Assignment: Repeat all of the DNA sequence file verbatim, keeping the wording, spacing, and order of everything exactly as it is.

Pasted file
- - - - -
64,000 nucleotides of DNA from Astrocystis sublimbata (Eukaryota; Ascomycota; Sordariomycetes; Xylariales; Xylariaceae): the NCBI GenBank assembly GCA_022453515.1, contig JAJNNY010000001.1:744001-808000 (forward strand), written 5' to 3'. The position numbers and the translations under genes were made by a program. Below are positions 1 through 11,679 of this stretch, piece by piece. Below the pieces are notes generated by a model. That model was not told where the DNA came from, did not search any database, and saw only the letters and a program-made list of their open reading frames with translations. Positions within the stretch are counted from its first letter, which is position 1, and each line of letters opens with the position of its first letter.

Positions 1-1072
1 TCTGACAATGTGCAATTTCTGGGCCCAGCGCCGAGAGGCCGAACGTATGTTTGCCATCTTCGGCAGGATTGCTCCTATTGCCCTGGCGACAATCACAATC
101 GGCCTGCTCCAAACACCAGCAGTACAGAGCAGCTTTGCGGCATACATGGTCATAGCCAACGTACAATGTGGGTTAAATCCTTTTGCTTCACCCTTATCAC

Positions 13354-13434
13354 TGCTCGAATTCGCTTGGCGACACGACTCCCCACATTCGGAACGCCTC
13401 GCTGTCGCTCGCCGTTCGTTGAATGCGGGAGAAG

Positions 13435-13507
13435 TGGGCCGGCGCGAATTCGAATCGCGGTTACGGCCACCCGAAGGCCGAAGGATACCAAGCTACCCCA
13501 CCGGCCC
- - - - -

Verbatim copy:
64,000 nucleotides of DNA from Astrocystis sublimbata (Eukaryota; Ascomycota; Sordariomycetes; Xylariales; Xylariaceae): the NCBI GenBank assembly GCA_022453515.1, contig JAJNNY010000001.1:744001-808000 (forward strand), written 5' to 3'. The position numbers and the translations under genes were made by a program. Below are positions 1 through 11,679 of this stretch, piece by piece. Below the pieces are notes generated by a model. That model was not told where the DNA came from, did not search any database, and saw only the letters and a program-made list of their open reading frames with translations. Positions within the stretch are counted from its first letter, which is position 1, and each line of letters opens with the position of its first letter.

Positions 1-1072
1 TCTGACAATGTGCAATTTCTGGGCCCAGCGCCGAGAGGCCGAACGTATGTTTGCCATCTTCGGCAGGATTGCTCCTATTGCCCTGGCGACAATCACAATC
101 GGCCTGCTCCAAACACCAGCAGTACAGAGCAGCTTTGCGGCATACATGGTCATAGCCAACGTACAATGTGGGTTAAATCCTTTTGCTTCACCCTTATCAC

Positions 13354-13434
13354 TGCTCGAATTCGCTTGGCGACACGACTCCCCACATTCGGAACGCCTC
13401 GCTGTCGCTCGCCGTTCGTTGAATGCGGGAGAAG

Positions 13435-13507
13435 TGGGCCGGCGCGAATTCGAATCGCGGTTACGGCCACCCGAAGGCCGAAGGATACCAAGCTACCCCA
13501 CCGGCCC